Check out our adoptable dogs and adoptable cats online, or head up to the Adoption Center at 424 East 92nd Street to meet these cuties face to face. We’re excited to share the love with shelter pets this Valentine’s Day!
Hey there, cute couples! Do you and your pet look smashing together…or maybe even alike? Maybe you're the proud pet parent of a charming pair of kitties? Or perhaps your pooch looks too-cute cozied up with his best friend? If your answer is yes to any of these questions, then this contest is for you!
In honor of Valentine's Day, we’ve teamed up with E! News Correspondent and star of “The Bachelorette” Ali Fedotowsky and her rescue pup, Owen, to launch our Cutest Couples Contest.
“Adopting Owen was a huge decision that I didn’t take lightly. He is a big responsibility, but I couldn’t possibly love him more,” Ali says about her perfect match.
This past weekend, I had the privilege to be among the ASPCA team assisting New York State Attorney General Eric T. Schneiderman and New York State's Organized Crime Task Force (OCTF) in the execution of the largest cockfighting takedown in New York State history, and among the largest in United States history.
The ASPCA's Field Investigations and Response team is leading the removal of the animals, as well as identifying and documenting forensic evidence. We also established a temporary shelter at an undisclosed location to house and care for the animals.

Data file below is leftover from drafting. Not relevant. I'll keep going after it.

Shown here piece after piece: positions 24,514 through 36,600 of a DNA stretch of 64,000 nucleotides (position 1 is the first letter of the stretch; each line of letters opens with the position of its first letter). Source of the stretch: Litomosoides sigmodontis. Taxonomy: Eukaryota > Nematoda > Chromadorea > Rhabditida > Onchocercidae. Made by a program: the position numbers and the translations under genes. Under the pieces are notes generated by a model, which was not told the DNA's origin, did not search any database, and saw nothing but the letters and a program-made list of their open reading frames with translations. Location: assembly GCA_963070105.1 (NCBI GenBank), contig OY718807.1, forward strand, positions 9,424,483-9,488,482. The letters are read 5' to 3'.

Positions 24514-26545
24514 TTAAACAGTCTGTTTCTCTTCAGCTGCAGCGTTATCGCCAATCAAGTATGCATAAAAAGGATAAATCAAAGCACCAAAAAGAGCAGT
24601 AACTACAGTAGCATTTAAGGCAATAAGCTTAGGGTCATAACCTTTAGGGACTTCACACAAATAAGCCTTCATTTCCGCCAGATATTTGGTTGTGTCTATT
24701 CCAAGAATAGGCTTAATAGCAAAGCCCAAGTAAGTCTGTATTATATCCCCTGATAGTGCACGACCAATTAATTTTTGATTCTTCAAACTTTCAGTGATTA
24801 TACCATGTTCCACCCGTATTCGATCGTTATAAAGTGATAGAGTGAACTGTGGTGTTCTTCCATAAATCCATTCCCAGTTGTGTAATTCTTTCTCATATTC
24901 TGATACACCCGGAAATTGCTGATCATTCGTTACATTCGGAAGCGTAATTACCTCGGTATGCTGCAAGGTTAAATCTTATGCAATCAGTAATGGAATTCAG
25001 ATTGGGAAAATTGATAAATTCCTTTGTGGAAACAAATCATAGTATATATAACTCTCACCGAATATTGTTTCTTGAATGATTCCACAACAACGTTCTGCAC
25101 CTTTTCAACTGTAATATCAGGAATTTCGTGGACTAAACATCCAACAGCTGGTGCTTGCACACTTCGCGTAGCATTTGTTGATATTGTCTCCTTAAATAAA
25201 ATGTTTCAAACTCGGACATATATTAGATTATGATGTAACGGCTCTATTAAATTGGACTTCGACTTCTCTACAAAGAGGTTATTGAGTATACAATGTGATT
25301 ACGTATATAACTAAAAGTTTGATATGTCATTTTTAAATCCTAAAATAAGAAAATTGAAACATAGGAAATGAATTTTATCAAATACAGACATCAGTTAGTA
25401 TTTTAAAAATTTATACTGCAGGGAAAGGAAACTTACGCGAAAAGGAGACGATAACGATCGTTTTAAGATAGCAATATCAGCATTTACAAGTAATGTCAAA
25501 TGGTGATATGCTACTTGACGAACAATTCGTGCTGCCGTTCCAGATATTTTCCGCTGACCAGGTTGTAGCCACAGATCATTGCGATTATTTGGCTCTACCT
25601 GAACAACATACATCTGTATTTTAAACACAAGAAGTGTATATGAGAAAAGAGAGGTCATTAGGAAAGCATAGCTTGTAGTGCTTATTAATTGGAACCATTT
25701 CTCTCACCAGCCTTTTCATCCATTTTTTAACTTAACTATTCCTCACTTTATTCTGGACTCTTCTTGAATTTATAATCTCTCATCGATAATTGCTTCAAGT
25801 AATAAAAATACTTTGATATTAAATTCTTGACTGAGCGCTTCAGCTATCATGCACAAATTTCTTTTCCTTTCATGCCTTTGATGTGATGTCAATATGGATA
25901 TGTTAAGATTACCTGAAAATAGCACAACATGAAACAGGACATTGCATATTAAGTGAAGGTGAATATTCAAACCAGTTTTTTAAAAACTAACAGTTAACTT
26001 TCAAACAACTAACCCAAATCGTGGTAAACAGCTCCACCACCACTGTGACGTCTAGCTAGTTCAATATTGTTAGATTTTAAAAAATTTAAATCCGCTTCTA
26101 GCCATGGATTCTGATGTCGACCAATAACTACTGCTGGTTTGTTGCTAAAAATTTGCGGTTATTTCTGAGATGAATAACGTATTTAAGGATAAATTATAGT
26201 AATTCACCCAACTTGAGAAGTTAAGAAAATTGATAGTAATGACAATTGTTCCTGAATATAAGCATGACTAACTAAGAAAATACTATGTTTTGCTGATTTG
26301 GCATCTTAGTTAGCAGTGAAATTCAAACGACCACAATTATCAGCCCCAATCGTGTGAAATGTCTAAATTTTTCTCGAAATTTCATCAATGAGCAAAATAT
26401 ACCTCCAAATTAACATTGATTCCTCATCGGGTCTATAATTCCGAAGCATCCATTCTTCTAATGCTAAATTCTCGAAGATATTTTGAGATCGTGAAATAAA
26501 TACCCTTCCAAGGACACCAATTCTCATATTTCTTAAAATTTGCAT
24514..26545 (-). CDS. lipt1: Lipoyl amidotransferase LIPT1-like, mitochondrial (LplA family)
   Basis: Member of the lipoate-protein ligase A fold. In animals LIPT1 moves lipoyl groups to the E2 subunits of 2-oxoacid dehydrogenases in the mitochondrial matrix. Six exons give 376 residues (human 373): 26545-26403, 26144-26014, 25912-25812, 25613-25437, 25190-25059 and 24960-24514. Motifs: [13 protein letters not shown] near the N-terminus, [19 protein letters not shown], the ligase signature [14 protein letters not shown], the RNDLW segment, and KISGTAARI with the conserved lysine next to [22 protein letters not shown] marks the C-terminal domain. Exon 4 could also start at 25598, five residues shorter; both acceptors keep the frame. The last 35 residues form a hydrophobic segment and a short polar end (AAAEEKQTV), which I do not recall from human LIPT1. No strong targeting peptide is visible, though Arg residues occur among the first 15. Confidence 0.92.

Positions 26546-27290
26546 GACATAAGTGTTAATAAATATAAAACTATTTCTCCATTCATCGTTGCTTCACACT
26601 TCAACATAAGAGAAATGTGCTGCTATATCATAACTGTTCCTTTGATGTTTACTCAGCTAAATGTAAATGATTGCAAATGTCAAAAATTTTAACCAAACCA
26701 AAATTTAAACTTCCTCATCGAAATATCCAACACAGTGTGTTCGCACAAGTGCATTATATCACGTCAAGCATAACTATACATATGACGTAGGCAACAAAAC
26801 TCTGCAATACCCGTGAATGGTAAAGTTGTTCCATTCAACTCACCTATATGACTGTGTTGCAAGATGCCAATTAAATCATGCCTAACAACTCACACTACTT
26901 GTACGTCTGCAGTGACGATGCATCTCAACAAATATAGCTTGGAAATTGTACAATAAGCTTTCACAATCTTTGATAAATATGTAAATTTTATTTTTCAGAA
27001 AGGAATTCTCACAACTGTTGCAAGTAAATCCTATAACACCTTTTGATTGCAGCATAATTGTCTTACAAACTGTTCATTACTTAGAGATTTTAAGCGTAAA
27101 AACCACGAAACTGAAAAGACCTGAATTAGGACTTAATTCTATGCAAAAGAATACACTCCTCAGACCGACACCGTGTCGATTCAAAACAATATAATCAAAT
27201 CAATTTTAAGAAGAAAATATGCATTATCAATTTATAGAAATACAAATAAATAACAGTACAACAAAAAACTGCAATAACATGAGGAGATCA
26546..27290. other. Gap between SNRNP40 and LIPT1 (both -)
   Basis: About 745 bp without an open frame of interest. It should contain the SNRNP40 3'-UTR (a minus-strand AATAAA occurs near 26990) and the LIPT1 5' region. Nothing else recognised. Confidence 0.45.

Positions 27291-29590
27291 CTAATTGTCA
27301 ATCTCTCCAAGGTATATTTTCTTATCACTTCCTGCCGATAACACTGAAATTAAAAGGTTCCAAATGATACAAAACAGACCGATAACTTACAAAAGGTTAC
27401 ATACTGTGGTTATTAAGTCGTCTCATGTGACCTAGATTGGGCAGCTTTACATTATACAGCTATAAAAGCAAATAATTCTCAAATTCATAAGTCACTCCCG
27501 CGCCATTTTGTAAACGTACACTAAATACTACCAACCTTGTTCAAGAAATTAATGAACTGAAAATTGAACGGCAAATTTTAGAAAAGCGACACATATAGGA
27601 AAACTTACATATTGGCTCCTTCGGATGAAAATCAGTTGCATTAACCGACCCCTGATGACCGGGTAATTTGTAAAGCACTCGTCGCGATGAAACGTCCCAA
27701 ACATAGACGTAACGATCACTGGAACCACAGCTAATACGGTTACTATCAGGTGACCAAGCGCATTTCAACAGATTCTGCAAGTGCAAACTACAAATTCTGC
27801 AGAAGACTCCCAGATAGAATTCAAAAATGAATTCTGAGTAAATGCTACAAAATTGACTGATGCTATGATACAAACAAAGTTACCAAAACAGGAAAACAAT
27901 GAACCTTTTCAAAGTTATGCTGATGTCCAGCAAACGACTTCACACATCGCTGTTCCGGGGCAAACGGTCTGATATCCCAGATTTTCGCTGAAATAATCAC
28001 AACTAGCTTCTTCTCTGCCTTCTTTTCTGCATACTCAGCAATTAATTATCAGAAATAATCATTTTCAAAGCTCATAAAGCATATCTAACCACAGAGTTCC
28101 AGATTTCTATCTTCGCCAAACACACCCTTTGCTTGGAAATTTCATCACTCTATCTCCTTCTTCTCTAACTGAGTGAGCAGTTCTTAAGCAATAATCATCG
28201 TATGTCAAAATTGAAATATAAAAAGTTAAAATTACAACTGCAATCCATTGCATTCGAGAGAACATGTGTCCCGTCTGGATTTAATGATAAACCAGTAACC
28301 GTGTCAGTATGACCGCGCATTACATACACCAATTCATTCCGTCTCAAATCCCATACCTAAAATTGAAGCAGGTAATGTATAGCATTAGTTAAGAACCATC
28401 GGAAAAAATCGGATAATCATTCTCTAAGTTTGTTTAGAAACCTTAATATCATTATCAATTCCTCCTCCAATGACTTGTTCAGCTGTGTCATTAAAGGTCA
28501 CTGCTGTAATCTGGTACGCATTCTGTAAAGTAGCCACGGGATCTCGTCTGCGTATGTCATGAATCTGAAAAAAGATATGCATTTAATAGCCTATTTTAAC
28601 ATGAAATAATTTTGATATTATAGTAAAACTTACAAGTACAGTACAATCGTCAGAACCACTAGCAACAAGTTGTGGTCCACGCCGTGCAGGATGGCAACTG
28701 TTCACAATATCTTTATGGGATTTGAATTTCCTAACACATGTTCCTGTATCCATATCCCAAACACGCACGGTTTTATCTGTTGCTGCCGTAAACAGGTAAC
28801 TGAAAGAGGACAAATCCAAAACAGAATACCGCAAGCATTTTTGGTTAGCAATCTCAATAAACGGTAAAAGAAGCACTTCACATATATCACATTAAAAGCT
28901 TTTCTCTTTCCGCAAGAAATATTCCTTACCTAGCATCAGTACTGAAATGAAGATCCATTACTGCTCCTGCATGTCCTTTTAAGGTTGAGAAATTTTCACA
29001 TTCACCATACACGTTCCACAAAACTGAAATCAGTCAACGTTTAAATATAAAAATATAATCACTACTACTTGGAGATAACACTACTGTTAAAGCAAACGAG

On Saturday night, I was at the gruesome scene of the raided cockfights in Queens, New York, where we removed 65 birds. The basement was small and dirty, and seemed permanently haunted by the atrocities it had housed for many years. This cockfighting ring had been holding bimonthly events there since May. That same night, another 50 birds were removed from a Brooklyn pet shop.
The massive show of force on display was awe-inspiring. That the state committed such intense resources sends a strong message to the entire bloodsport industry about the appropriate seriousness with which it considers these crimes.
As horrific as these scenes get, it's important for those of us in animal advocacy to see with our own eyes the depth of man's cruelty towards defenseless animals. No one falls into cockfighting or just shows up at a cockfight by chance. Whether you're participating, refereeing, or just watching, it's a malicious, unconscionable, criminal act.
I knew there were only two reasons for cockfighting: sadism and greed. But as I stood in that dank Queens subterranean room, surrounded by a palpable atmosphere of death and suffering, I realized the two are linked at their core. The greed is inherently sadistic; the sadism is fed and magnified by greed.